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breast by using v-y advancement and a purse-string suture. Pigment may be added by tattooing the skin. Areola may be borrowed from the opposite breast in the form of a concentric fullthickness circle of skin, full-thickness pie-shaped wedge of skin, or splitthickness skin graft from the opposite areola nipple complex (Figs 3A, 3B). Finally, full-thickness grafts of buccal mucous membrane and labia minora have been used to create the nipple areola complex (Fig 4). Care must be taken not to expose the implant when adding these refinements. It is of interest that the majority of our patients have refused reconstruction of the nipple and areola, being satisfied with the breast mound alone (Figs 5A, 5B, 5 0 . Complications associated with prosthetic implantation after radical mastectomy are no different than those seen following augmentation mammoplasty. They are infection, hematoma, and, most commonly, skin necrosis. Their incidence is greater following standard radical mastectomy than in modified radical mastectomy due to the limitations of skin and soft tissue cover in the former. Careful patient selection and conservatism on the part of the surgeon are necessary to avoid a high incidence of complications and disappointed patients. Not infrequently the opposite breast is either ptotic or larger than the newly reconstructed breast mound. Serious consideration must then be given to balancing the two sides. In the past, we have recommended that these women have a reduction mammoplasty or ptosis procedure on the opposite breast. This may be prior to, following, or at the same time as implantation of the prosthesis for breast reconstruction. More recently, we have become concerned with the malignant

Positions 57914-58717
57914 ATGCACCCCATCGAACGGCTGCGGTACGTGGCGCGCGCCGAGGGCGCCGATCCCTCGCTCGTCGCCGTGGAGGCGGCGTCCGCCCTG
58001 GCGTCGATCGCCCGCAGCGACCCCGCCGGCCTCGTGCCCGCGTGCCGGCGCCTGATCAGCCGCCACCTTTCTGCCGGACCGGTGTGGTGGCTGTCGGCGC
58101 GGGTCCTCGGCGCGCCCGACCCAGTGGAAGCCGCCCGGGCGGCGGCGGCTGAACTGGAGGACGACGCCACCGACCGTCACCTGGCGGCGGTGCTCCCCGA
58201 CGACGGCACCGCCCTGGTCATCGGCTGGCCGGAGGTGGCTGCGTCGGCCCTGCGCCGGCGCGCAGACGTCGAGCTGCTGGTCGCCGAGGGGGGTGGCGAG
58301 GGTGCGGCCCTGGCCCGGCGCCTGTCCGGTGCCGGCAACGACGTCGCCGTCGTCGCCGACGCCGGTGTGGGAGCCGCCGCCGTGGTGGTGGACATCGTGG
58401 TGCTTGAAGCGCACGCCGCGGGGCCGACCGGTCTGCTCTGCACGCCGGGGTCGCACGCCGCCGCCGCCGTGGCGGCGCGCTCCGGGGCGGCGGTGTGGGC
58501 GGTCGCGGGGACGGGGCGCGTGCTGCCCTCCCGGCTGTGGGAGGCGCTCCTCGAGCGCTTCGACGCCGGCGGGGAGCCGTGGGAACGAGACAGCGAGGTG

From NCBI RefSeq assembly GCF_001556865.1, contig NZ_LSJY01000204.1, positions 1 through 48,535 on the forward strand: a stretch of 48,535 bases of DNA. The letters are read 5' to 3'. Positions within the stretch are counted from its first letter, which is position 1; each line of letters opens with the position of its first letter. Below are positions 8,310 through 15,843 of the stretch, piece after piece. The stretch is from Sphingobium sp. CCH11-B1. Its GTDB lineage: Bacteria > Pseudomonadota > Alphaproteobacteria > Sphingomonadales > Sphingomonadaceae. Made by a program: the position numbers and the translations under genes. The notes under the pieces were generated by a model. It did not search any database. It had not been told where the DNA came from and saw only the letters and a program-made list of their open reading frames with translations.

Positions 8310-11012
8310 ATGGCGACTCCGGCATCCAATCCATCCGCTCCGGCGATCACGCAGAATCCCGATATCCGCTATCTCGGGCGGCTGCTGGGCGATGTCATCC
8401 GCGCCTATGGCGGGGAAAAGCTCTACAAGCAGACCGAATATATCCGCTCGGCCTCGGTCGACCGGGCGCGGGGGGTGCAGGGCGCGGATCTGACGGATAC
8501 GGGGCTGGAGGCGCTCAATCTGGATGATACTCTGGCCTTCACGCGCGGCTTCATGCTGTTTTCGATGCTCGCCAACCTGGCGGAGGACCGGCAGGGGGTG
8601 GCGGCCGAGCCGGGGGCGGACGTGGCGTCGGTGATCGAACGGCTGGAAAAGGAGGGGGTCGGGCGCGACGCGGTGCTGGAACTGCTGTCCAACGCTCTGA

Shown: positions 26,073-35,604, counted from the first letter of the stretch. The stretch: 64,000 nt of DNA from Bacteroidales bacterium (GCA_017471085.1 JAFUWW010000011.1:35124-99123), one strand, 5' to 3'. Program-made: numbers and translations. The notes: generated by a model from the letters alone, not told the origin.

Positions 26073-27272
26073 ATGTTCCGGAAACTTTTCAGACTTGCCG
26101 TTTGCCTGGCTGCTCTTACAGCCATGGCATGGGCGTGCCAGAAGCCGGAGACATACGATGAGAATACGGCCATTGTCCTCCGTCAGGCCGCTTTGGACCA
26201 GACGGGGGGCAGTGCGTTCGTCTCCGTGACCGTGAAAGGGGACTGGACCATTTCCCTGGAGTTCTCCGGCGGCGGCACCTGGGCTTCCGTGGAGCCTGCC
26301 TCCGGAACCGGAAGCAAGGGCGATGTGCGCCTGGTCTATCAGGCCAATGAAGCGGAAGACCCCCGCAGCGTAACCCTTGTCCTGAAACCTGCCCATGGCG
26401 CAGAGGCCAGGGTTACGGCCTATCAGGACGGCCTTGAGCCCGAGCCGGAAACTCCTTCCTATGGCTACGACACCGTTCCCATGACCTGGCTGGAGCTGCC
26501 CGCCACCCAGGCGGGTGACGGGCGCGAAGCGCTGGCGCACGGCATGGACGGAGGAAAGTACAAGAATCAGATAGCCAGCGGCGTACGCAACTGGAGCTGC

Fig 5A. A right radical mastectomy was performed on this 56-year-old female in


Fig 58. Seven months after implantation.

Fig 5c. Pafient brassiere.

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an unmodified